About Trinh T. Minh-ha
Trinh T. Minh-ha (b. 1952, Hanoi, Vietnam) is a filmmaker, writer, composer and Professor of Rhetoric and Gender & Women’s Studies at the University of California, Berkeley.

Spanning nearly four decades, Trinh’s complex, theoretical, and poetic practice includes moving image, writing, musical composition, installation, and teaching. Recognized for her innovative and experimental approaches to image-making and storytelling, Trinh’s work has significantly influenced numerous artists, directors, and thinkers across several generations. She dedicates her practice to questioning totalising systems of knowledge and representations and categories of identity, and has made profound contributions to the fields of postcolonial and feminist studies.

Raised in South Vietnam during the Vietnam War, Trinh studied piano and music composition at the National Conservatory of Music and Theater in Saigon. She moved to the United States in 1970 to study composition, ethnomusicology, and French Literature at the University of Illinois, Champaign-Urbana, completing an MA in French Literature, a Master of Music, and a PhD in French and Francophone Literatures. Her research would eventually take her to Senegal and Dakar, where she studied cinema and cultural theory.

Trinh posits her films as "boundary events," existing in a zone between labels—a place where new labels might form or dissolve or cross over one another, allowing the work to evade categorization. The work inhabits spaces between documentary fiction and experimental film, enhanced by the use of reflexive cinematic techniques and editorial processes that challenge the traditional documentary form and deconstructs modes of thinking and looking.

To date, she has produced eight films that have been honored in over forty retrospectives around the world: Forgetting Vietnam (90 mins, 2015); Night Passage (98 mins, 2004); The Fourth Dimension (87 min, 2001); A Tale of Love (108 mins, 1995), an experimental narrative; Shoot for the Contents (102 mins, 1991), a film on culture, art and politics in China; Surname Viet Given Name Nam (108 mins, 1989), a film on identity and culture through the struggle of Vietnamese women; Naked Spaces - Living is Round (135 mins, 1985); and Reassemblage (40 mins, 1982).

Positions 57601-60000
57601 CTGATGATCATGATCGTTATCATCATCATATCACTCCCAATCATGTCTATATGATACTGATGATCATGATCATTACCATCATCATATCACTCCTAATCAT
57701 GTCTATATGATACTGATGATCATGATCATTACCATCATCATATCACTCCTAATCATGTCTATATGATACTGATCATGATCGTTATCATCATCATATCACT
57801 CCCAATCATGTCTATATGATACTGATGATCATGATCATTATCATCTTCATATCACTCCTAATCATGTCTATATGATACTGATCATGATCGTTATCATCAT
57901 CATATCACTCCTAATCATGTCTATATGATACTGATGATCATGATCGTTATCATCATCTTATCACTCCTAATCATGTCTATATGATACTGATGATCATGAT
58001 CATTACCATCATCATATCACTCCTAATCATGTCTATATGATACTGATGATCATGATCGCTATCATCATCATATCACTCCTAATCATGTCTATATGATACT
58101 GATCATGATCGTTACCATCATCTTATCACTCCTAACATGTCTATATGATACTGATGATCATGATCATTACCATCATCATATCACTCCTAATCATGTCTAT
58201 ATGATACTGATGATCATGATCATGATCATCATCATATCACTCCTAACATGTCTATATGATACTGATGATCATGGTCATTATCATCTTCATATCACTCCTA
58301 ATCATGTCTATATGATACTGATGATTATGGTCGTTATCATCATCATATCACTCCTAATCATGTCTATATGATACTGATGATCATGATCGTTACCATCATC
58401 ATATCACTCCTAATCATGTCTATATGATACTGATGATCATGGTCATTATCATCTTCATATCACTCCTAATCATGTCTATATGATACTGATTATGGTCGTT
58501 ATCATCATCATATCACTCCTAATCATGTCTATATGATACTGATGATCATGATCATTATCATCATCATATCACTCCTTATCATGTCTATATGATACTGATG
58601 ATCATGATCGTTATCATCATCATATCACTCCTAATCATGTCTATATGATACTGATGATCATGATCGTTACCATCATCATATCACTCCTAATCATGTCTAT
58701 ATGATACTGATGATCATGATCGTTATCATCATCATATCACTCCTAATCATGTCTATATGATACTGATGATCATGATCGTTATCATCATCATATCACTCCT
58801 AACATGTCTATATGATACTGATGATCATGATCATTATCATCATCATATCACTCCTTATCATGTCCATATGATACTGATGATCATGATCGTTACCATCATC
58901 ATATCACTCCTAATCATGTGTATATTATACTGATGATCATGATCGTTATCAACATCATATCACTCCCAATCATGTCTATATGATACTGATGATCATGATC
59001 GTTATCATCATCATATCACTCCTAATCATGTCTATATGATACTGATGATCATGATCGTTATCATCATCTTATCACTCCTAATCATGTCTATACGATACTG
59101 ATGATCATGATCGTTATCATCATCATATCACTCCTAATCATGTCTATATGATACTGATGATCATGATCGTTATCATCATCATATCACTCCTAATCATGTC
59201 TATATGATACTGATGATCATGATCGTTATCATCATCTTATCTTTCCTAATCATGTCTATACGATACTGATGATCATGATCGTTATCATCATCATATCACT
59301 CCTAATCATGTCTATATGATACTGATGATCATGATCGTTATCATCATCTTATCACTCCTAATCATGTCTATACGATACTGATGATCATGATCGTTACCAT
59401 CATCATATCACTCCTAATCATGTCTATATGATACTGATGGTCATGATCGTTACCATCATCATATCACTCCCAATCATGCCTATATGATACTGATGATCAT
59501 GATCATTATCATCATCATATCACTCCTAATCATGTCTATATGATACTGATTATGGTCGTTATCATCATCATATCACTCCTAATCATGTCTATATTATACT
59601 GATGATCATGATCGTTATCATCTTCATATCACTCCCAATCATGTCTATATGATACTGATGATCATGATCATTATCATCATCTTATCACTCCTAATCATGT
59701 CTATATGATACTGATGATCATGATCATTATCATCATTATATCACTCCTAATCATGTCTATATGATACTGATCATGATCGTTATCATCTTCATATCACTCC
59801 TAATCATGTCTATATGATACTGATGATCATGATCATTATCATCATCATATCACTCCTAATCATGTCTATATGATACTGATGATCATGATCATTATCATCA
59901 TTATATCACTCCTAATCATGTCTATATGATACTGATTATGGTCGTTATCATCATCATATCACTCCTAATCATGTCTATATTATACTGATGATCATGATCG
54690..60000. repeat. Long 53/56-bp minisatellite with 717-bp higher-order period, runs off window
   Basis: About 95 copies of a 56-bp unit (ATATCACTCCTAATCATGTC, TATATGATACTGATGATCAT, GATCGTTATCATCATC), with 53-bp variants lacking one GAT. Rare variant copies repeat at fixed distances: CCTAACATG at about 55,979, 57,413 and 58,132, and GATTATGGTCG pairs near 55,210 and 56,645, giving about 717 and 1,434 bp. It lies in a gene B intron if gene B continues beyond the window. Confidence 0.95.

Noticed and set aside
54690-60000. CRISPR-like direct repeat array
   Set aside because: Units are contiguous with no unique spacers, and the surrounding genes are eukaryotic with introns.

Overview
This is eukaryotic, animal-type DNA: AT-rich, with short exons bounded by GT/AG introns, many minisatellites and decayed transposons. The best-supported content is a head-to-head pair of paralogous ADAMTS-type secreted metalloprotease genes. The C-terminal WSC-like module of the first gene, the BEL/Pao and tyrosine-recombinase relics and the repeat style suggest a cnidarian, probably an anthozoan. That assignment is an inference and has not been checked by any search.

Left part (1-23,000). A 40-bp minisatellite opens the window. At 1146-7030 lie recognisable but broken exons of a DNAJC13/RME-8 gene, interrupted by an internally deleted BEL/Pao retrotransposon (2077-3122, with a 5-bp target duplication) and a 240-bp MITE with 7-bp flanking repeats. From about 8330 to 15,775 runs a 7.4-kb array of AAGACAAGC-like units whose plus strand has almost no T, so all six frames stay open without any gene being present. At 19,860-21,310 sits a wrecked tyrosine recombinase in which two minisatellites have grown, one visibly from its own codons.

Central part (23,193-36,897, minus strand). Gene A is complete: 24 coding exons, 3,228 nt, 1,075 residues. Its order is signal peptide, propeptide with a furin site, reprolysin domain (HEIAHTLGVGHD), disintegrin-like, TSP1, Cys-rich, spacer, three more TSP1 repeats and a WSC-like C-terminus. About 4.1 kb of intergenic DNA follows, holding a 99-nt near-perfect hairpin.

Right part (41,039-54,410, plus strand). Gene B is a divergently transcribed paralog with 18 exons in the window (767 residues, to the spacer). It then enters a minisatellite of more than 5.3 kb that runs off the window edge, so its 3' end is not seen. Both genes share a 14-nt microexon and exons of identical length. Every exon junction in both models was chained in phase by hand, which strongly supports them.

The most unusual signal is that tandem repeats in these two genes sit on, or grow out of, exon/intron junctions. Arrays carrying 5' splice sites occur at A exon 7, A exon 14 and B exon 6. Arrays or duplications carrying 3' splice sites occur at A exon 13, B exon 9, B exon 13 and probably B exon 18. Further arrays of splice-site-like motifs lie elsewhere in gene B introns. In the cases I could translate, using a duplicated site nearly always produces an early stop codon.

She has published countless articles, book chapters, and journal contributions (156, to be exact) on cinema, cultural politics, feminism and the art, and is the author of twelve books, including Lovecidal: Walking with The Disappeared (Fordham University Press, 2016), D-Passage: The Digital Way (Duke University Press, 2013), Elsewhere, Within Here (Routledge, 2011), Cinema Interval (Routledge, 1999), Framer Framed (Routledge, 1992), When the Moon Waxes Red: Representation, Gender & Cultural Politics (Routledge, 1991), and the canonical Woman, Native, Other: Writing Postcoloniality and Feminism (Indiana University Press, 1989). Her book of poems En miniscules (Le Méridien éditeur, formerly Les Editions Saint-Germain des Près) was published in 1987. Along with Cornel West, Russell Ferguson and Martha Gever, she co-edited Out There: Marginalisation in Contemporary Culture (New Museum and M.I.T. Press, 1990).

Her oeuvre also includes several large-scale, collaborative installations, including Forgetting Vietnam (Asia Culture Center, Gwangju, 2015-2018); Surname Viet Given Name Nam (Centre for Contemporary Art, Singapore, 2014); Nothing But Ways (in collaboration with Lynn Kirby, Yerba Buena Center for the Arts, San Francisco, 1999); L'Autre marche (The Other Walk) (in collaboration with Bourdier, Musée du Quai Branly, Paris, 2006-2009); and Old Land New Waters (Okinawa Fine Arts Museum, 2007 and the 3rd Guangzhou Triennale, China, 2008).

Retrospectives and surveys of her films have been presented at the Institute of Contemporary Art, London; Secession, Vienna; Jeu de Paume, Paris; and the Museo Nacional Centro de Arte Reina Sofia, Madrid, among many, many others. She has participated in the 2012 Contemporary Art Triennale at the Palais de Tokyo; the 1987 and 1992 Whitney Biennials; Documenta 11; and the Shanghai (2004), Busan (2004), and Kyoto (2003) Art Biennales.

Trinh is the recipient of numerous awards, including the Wild Dreamer Lifetime Achievement Award at the Subversive Festival, Zagreb, Croatia, 2014; the Lifetime Achievement Award from Women's Caucus for Art, 2012; and the 2006 Trailblazers Award at the MIPDoc (International Documentary Film Event) in Cannes, France. She received an Honorary Doctor of Fine Arts from California College of the Arts in 2007) and Oberlin College in 1990. She was invited to be part of The Academy of Motion Picture Arts and Sciences’ Class of 2016.

Her Vietnamese heritage as well as years of her life spent in West Africa, Japan, and the United States have informed her work, particularly her focus on cultural politics. Trinh has lectured extensively across the globe and has taught at the National Conservatory of Music in Dakar, Senegal (1977-80); at universities such as Cornell, San Francisco State, Smith, and Harvard in the United States; Ochanomizu and Ritsumeikan in Japan; and Dongguk in Korea. A professor at UC Berkeley since 1994, Trinh teaches courses that focus on gender politics as related to cultural politics, post-coloniality, contemporary critical theory, Third Cinema, the voice in social and creative contexts, and the autobiographical.

For more, you can browse her website.

Trinh's entire catalogue of films are available through Women Make Movies.

And many of her books can be found at your local bookstore for purchase.